• Prevents legal actions: Once you file Chapter 7, it stops all lawsuits and collection actions being pursued by your creditors. Under Chapter 7 bankruptcy law, creditors cannot make harassing calls demanding payments from debtors until and unless the case has been dismissed.
  • Fresh financial start: Since Chapter 7 discharges your debts, you get the chance to organize and manage your finances better.
  • Lose assets: You lose assets if they are sold off to pay your creditors/lenders.
  • Retain property liens: Chapter 7 does not remove property liens due to secured debts (mortgage or car loan) unless you give up the house or car during Chapter 7. So, even if you get a discharge, you'll have to pay off the lien in order to save your property from foreclosure or repossession if you keep the house or car.
  • Effect on Credit Score: Your credit score decreases by 250 points or so when you file Chapter 7 bankruptcy. The bankruptcy remains on your credit report for 10 years.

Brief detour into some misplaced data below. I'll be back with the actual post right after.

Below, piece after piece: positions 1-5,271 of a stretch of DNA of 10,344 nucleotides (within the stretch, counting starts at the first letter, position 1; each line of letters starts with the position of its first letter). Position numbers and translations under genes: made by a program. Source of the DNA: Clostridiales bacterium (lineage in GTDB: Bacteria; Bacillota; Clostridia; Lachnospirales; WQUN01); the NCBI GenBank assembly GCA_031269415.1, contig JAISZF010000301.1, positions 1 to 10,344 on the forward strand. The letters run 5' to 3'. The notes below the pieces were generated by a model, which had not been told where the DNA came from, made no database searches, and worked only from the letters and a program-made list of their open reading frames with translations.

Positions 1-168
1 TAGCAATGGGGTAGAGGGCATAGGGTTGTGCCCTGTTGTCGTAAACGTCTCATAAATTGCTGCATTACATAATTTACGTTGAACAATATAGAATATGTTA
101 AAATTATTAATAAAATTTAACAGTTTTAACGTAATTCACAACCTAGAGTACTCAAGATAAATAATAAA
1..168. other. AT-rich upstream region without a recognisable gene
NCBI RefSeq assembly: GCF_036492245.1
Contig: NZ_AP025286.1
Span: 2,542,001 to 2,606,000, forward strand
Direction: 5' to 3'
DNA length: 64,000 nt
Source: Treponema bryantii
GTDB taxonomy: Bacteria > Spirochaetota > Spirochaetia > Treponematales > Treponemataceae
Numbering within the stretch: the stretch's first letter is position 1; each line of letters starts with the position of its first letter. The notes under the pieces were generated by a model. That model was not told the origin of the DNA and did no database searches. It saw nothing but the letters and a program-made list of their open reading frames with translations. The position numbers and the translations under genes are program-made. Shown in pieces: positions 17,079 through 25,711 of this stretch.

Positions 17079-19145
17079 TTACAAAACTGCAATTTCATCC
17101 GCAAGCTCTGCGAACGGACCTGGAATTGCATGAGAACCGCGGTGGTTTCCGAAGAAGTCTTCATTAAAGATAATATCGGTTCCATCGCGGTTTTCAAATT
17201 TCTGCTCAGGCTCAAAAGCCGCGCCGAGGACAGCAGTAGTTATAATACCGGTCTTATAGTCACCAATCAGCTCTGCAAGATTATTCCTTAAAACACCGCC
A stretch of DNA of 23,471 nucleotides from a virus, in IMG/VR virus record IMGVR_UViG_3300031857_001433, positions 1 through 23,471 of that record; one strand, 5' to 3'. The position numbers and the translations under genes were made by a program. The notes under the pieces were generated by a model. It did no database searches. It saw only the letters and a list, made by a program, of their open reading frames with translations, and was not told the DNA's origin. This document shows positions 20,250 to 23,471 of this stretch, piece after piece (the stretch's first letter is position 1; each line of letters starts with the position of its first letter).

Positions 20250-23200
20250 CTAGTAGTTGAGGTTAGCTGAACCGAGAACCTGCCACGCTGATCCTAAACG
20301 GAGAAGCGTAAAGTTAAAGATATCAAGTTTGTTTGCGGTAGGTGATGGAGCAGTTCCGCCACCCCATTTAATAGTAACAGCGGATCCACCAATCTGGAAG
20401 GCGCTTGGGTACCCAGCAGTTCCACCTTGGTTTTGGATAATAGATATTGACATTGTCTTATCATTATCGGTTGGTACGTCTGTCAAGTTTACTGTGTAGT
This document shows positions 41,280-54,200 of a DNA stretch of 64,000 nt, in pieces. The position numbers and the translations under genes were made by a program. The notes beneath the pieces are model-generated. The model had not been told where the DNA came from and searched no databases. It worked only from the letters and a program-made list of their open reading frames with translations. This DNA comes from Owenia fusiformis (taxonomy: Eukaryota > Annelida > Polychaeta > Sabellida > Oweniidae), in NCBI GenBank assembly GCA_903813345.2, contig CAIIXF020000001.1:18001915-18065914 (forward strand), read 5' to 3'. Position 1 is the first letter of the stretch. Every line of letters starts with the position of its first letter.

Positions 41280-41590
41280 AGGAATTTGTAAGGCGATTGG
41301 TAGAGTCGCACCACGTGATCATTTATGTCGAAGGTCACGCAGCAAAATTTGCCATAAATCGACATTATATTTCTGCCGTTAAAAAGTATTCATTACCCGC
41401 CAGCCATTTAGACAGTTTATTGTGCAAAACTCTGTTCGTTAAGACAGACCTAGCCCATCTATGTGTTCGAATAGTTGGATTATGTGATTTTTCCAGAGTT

• New credit/mortgage: It's difficult to qualify for new credit or a mortgage after you file Chapter 7 bankruptcy. If the market isn't doing well, no lender would offer you a mortgage even at high interest rates. It'll take at least 2 years to qualify for an FHA loan and 4 years for a conventional mortgage at an affordable interest rate. Check out this forum discussion on getting mortgage after bankruptcy.
Chapter 7 bankruptcy helps you eliminate debts but there are negative aspects as well. You need to understand how bankruptcy can work in your favor. Only then you can use it to your benefit and lead a debt free life.

Related Forum Discussions
Concerning the sale of an ATV. A lender only has a ucc on a ATV not a title. They are not able to tell without going legal if the unit was sold. It can cost thousands to find out he has sold it. Then even more to get a judgement. not a simple legal system is it. Doesnt protect the lender without him incurring a high cost.
Posted on: 20th Feb, 2009 12:36 pm
Hi there…I hope someone out there can help me as I'm totally confused. I'm in upside down with all my debts and just want to get out of it…So we decided that I would file bankruptcy. But a lot of people telling me about the Means Test. What is it and how does work? And what if I don't pass the Means Test? Can't I file bankruptcy?
Posted on: 03rd Mar, 2009 02:54 am